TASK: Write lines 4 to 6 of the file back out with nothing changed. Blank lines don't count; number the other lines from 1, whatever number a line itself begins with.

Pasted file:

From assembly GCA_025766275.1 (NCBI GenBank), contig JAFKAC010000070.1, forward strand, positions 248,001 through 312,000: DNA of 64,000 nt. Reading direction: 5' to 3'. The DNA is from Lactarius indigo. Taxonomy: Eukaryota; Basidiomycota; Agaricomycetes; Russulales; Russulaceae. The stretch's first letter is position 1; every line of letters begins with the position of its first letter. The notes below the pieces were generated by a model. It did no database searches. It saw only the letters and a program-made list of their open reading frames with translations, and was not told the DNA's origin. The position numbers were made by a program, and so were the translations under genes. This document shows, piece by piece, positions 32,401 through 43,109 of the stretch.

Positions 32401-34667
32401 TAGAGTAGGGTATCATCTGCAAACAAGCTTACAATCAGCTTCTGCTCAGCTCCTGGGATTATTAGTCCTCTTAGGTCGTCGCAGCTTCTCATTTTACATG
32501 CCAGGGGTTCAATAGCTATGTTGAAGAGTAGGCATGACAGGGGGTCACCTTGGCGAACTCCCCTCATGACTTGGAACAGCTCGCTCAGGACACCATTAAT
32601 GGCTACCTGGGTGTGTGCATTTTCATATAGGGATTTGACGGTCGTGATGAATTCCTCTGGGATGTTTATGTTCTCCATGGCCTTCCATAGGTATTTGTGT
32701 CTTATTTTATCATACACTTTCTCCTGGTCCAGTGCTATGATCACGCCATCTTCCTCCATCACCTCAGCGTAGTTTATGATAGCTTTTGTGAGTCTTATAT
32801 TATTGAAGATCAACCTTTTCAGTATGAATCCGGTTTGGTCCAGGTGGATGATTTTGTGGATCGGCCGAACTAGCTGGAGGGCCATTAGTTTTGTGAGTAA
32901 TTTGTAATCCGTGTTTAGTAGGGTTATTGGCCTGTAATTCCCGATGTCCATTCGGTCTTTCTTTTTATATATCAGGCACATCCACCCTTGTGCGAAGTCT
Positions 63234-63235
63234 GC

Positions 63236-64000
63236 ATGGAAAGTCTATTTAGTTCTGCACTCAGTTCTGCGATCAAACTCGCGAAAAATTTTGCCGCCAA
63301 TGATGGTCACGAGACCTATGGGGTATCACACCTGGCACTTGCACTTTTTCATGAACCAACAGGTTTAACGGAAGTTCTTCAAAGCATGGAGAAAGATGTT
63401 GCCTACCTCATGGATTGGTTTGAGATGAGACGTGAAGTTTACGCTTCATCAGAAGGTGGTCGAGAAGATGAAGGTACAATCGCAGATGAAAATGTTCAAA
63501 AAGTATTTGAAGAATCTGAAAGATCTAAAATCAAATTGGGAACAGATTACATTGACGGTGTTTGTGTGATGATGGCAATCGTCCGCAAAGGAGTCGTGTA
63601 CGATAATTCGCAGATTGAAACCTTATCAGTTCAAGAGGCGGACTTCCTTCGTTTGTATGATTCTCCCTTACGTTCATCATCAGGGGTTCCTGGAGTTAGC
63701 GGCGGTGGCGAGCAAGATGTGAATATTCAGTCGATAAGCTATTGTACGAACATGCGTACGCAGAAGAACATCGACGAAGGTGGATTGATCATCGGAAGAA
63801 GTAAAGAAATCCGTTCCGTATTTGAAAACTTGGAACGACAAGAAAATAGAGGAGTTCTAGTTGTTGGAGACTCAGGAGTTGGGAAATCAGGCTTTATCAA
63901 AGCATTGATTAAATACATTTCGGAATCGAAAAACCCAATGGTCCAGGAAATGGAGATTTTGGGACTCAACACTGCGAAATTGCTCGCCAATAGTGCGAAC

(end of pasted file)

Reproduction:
32501 CCAGGGGTTCAATAGCTATGTTGAAGAGTAGGCATGACAGGGGGTCACCTTGGCGAACTCCCCTCATGACTTGGAACAGCTCGCTCAGGACACCATTAAT
32601 GGCTACCTGGGTGTGTGCATTTTCATATAGGGATTTGACGGTCGTGATGAATTCCTCTGGGATGTTTATGTTCTCCATGGCCTTCCATAGGTATTTGTGT
32701 CTTATTTTATCATACACTTTCTCCTGGTCCAGTGCTATGATCACGCCATCTTCCTCCATCACCTCAGCGTAGTTTATGATAGCTTTTGTGAGTCTTATAT